Apart from a central, longitudinal slot on each inside surface of the hollow section, there are four corner guides for the core on the inside of the column. The projecting screws of the core may be fixed and do not usually need to be adjusted. The core screws are in a plane normal to the core axis and are in the central point of each side of the core, which is preferably a simple quadratic hollow section.
The beam is also suitably a hollow section, at its end provided with a welded-on end plate having a projecting tongue which is bent to form the mentioned body. The end plate has a slot extending centrally from approximately half the height of the beam and upwards, there being a cutout at the upper side of the beam at its end for permitting free entry and exit of the screw head to and from the Tee slot formed by the slot in the plate and the cutout.
In an exhibition stand of the kind mentioned, the walls or balustrades are erected from the upper floor. The balusters or wall studs are formed from the same hollow section as the mentioned column, and may be readily connected to the core by simply being thrust down over the upstanding end of the core. In the case where no such wall stud or baluster is to be erected, the core should be arranged so that its upper end is flush with the upper surface of the floor boarding.
On their upper surfaces the beams are preferably provided with a central, upstanding longitudinal flange. This flange serves to prevent lengthwise displacement of floor boarding mounted on the carrying columns. It will be understood that by the inventive joint there is obtained a structure which, when the columns are located at the corners of a quadrangle, allows optional laying direction for the floor boarding. It will be further understood that in an exhibition stand built up from several modular units, the floor boarding can be laid with its ends substantially adjacent each other, only being separated by the described flange. The flange may also be provided by using a T-section symmetrically attached to the upper side of the beam. The flange height is less than the height of the floor boarding. In turn, the floor boarding may also comprise conventional hollow sections. All the sections mentioned are suitably extrusions from a light metal alloy, such as aluminium.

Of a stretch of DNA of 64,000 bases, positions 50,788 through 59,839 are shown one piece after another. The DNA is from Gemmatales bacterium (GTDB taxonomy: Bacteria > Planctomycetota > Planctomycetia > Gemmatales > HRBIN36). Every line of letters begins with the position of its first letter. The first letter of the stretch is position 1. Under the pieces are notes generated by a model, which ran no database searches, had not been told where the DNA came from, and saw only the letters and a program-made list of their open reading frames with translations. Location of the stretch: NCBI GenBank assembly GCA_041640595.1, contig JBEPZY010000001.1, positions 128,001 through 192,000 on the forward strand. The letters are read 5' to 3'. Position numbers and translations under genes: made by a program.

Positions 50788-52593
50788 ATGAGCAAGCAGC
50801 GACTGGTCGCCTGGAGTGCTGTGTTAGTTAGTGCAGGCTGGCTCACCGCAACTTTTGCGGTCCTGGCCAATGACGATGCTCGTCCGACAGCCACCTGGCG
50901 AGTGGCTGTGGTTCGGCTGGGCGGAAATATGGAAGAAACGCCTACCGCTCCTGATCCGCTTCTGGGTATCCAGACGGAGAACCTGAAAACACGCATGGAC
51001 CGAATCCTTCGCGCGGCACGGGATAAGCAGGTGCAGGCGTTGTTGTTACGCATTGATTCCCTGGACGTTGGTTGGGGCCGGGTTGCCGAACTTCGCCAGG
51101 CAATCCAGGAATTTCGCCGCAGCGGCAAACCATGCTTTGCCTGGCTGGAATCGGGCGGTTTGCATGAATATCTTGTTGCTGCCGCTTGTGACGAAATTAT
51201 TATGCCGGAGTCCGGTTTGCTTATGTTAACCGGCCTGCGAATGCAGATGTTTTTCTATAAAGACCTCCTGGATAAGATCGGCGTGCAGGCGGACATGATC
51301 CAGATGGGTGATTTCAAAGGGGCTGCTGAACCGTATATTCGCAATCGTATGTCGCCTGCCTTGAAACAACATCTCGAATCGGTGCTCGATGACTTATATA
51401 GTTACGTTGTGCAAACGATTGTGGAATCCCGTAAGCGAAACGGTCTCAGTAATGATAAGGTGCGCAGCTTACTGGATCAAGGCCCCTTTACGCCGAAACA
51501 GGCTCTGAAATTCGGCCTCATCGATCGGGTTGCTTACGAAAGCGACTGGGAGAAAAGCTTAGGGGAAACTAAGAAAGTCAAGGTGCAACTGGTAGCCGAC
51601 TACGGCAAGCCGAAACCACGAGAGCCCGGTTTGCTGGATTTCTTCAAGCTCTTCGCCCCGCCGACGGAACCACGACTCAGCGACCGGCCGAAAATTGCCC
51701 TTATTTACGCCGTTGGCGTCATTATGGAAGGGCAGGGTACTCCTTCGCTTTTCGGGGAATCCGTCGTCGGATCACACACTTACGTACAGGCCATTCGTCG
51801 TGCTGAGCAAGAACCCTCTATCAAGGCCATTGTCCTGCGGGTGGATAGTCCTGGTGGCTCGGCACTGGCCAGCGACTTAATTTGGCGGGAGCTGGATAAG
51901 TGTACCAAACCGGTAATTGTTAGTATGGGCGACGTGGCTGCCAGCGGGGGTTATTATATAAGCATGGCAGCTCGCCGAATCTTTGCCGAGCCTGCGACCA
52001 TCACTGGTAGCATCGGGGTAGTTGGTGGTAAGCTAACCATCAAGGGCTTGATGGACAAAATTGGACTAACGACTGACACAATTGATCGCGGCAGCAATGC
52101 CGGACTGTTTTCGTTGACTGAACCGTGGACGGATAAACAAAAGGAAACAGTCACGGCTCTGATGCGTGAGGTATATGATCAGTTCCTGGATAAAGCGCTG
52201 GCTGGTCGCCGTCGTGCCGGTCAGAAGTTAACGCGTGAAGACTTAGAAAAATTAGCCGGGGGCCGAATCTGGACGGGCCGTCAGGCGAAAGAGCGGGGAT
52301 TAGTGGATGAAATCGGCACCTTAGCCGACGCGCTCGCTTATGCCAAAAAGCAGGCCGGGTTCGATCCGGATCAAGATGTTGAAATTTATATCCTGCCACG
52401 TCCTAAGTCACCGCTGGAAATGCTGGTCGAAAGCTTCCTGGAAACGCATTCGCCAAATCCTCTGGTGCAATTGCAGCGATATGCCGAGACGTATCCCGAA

The gap between the upper end of the lower column and the lower end of the column part above can be simply and tastefully screened in the following manner. Assume that two beams are connected at a mutual angle of 90° to a column. An element may then be cut from a column section, the length of the element corresponding to the height of the corresponding beam. The walls of the element are cut away in positions corresponding to the side surfaces facing away from each other of the two beams. The remaining major portions of the piece can then be easily pushed over the core and its screws, after which the upper column part is put in place on the core. The column section also preferably has two axial slots associated with each side surface and parallel to it, the depth of each slot extending away from the slot receiving said beam body. In the case where the screening element is not attached to the core by its own shape, it may be provided with a guide plate inserted in the two axial grooves and projecting out from the screening piece. These plates can then be taken down into the corresponding slots in the column and the element is thus kept in place.